Photo Credit: Gage Skidmore / CC
Published April 23, 2021
The Center Square [By Casey Harper] –
President Joe Biden announced a pledge Thursday to cut U.S. greenhouse gas emissions in half within less than a decade.
The pledge would commit the U.S. to lower its emissions by 50% from 2005 levels by the year 2030.
But critics were quick to point out flaws with the plan.
“Based on currently available technology, there is no way to halve America’s emissions in such a short period of time without radically impacting our battered economy,” said Heather Reams, executive director of Citizens for Responsible Energy Solutions. “We know that by 2030, 90% of all new emissions will come from the developing world and China, so we need solutions that can be adopted as readily in India as in Indiana.”
During the summit, which also fell on Earth Day, leaders discussed a range of environmental and energy issues like coal power plants and carbon emissions.
“As president, Biden will lead the world to address the climate emergency and lead through the power of example, by ensuring the U.S. achieves a 100% clean energy economy and net-zero emissions no later than 2050,” Biden’s climate plan released during the presidential campaign says.
“He will lead an effort to get every major country to ramp up the ambition of their domestic climate targets,” the plan adds.
Biden’s pledge could devastate parts of the country reliant on fossil fuels for their livelihood. Wyoming and West Virginia have the most significant coal producing capabilities, followed by Pennsylvania, Illinois and Kentucky. Those states produced about 500 million short tons of coal in 2019, more than 70% of the nation’s coal output. A short ton is equal to 2,000 pounds.
“Last year during the COVID pandemic, the U.S. cut its emissions by 12% and we all know at what cost,” said Daniel Turner, founder of the energy workers advocacy group Power the Future. “Thousands of small businesses have been closed forever. Unemployment skyrocketed. Entire industries like airlines, hospitality, tourism, have been bankrupted.”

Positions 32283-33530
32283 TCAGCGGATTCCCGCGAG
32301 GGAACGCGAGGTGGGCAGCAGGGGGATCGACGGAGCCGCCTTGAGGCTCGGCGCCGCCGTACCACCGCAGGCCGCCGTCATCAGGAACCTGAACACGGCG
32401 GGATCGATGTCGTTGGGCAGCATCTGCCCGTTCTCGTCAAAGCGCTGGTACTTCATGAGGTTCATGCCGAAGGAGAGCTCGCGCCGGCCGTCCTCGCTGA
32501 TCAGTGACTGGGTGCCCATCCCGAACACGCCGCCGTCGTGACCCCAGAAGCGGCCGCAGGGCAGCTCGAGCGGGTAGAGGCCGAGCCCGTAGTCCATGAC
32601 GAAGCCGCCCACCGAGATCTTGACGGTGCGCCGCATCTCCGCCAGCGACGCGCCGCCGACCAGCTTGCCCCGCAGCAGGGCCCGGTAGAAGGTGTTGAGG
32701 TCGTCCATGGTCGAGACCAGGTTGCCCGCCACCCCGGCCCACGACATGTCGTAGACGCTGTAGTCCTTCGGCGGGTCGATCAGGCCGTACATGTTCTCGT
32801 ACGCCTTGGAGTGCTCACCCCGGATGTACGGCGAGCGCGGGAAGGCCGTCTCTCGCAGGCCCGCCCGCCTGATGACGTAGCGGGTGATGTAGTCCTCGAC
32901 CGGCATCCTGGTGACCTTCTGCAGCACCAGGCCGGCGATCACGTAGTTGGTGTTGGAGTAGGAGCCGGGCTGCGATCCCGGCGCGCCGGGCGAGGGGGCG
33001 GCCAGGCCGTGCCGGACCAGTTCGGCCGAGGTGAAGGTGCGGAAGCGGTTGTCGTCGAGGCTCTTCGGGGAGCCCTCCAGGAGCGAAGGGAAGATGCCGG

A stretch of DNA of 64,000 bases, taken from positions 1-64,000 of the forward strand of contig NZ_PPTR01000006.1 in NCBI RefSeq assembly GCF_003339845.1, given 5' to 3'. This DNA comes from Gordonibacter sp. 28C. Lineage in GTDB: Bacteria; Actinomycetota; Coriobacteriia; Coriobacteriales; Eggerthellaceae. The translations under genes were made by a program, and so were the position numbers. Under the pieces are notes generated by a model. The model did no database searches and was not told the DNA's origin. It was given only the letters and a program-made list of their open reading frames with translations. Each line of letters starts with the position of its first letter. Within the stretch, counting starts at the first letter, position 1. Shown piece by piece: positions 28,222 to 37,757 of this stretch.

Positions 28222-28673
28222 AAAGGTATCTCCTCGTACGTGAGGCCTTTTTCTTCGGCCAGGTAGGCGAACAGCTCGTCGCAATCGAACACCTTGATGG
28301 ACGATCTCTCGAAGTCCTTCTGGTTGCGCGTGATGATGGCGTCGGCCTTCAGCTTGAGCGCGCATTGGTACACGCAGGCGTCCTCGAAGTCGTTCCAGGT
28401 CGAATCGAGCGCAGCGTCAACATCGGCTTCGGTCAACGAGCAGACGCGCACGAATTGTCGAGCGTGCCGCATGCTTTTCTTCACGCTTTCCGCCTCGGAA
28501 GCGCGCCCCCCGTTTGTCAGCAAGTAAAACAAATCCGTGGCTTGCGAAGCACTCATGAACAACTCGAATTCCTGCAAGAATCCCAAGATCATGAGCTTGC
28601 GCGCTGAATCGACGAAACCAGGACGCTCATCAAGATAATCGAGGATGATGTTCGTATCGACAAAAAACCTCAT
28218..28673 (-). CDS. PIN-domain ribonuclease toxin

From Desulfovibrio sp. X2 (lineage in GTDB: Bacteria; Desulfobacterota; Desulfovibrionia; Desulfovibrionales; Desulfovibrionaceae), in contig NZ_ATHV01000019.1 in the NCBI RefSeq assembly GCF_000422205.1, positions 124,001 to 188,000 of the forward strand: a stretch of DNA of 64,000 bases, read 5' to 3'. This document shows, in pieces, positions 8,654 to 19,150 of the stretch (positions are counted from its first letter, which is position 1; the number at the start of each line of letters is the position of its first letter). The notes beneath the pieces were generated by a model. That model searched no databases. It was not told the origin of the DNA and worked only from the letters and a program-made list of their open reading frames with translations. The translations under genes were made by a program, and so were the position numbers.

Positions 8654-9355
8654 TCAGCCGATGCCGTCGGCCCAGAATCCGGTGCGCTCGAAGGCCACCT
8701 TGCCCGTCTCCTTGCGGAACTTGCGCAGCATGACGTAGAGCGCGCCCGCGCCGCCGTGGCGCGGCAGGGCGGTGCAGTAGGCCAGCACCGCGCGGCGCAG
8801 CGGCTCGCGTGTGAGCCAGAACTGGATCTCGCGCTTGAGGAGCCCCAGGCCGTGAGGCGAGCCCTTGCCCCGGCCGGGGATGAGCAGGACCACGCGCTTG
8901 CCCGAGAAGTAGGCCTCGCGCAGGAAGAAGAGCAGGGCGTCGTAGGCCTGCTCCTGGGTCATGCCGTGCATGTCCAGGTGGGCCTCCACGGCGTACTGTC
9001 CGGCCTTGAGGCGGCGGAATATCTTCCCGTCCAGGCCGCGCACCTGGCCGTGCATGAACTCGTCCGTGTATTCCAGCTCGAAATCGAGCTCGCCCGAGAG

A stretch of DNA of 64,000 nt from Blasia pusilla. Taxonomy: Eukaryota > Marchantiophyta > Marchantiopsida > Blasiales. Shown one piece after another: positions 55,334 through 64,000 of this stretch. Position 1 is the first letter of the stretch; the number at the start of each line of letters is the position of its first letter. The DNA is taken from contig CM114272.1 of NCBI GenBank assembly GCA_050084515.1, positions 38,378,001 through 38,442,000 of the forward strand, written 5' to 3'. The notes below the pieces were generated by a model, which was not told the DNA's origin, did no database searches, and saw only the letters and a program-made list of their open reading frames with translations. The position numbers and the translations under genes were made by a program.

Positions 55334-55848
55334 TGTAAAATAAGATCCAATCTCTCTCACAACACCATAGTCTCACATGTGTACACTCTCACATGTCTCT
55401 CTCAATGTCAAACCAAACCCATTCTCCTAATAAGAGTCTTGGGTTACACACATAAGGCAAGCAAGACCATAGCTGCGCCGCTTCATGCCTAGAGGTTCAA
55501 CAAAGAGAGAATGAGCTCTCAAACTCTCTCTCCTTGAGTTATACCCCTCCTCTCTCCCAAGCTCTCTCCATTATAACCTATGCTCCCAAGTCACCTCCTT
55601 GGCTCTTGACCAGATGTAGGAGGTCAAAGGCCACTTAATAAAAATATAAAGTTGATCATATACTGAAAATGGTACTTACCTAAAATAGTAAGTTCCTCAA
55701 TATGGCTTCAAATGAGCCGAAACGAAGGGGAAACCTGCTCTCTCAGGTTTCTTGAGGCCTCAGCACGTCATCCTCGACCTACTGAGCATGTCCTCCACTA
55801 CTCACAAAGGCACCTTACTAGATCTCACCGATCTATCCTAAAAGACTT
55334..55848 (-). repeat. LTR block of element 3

Turner’s comments indicate the kind of opposition that Biden, and Democrats who support him, are likely to get from Republicans.
Other critics say Americans can expect widespread blackouts, higher energy prices and economic downturn if Biden’s plan is enacted.
“The Biden-Harris administration’s reported second-round commitment under the unratified Paris climate treaty is preposterous and irresponsible,” said Myron Ebell, director of the Center on Energy & Environment for the Competitive Enterprise Institute. “Trying to cut greenhouse gas emissions by fifty percent below 2005 levels by 2030 would cause energy prices to skyrocket, make blackouts a common occurrence, and lead to widespread energy poverty. Luckily, the Biden-Harris commitment is merely an expression of intention and with no legal basis.”
Reports indicate the traditional fossil fuel industry supports a little less than 7 million U.S. jobs.
Those jobs are often concentrated in certain pockets of the country, meaning a reduction in the fossil fuel industry could send entire cities and even regions into economic recession.
“[Biden] will make sure those commitments are transparent and enforceable, and stop countries from cheating by using America’s economic leverage and power of example,” Biden’s campaign pledge reads. “He will fully integrate climate change into our foreign policy and national security strategies, as well as our approach to trade.”
Those international relationships, though, are exactly what concerns many experts, who say China will use America’s restraint as an opportunity to gain an economic advantage.
“We will forgo our American, domestic, reliable, inexpensive, abundant energy to buy inferior Chinese products which are expensive and inefficient,” Turner said. “Meanwhile China continues to expand, build, grow it’s economy primarily through coal-fired plants and by expanding its production of oil and gas worldwide. China and Russia are thrilled that the American president is willing to punish his own country to achieve a globalist standard which they holistically ignore.”
Making public pledges to world leaders will grab headlines and earn favor with the Democratic base, but critics say it will do little to change the reality on the ground without help from Capitol Hill. Biden will need Congressional support to enact the widespread changes needed to make his ambitious promises come to fruition.
“We must count on widespread public opposition to convince enough Democrats in Congress to join with Republicans to defeat implementation of this grotesque power grab to cripple the American economy,” Ebell added.
Biden does have allies among Democrats who are eager to get a win for the party’s base.
Democrats on Tuesday re-introduced the Green New Deal ahead of Biden’s summit, pushing for a total reworking of the nation’s spending as well as the energy industry.
“Do we intend on sending a message to the Biden administration that we need to go bigger and bolder?” asked Rep. Alexandria Ocasio-Cortez, D-N.Y. “The answer is absolutely yes.”
About the Author:
Casey Harper, D.C. Bureau Reporter
Casey Harper is a Senior Reporter for the Washington, D.C. Bureau. He previously worked for The Daily Caller, The Hill, and Sinclair Broadcast Group. A graduate of Hillsdale College, Casey’s work has also appeared in Fox News, Fox Business, and USA Today.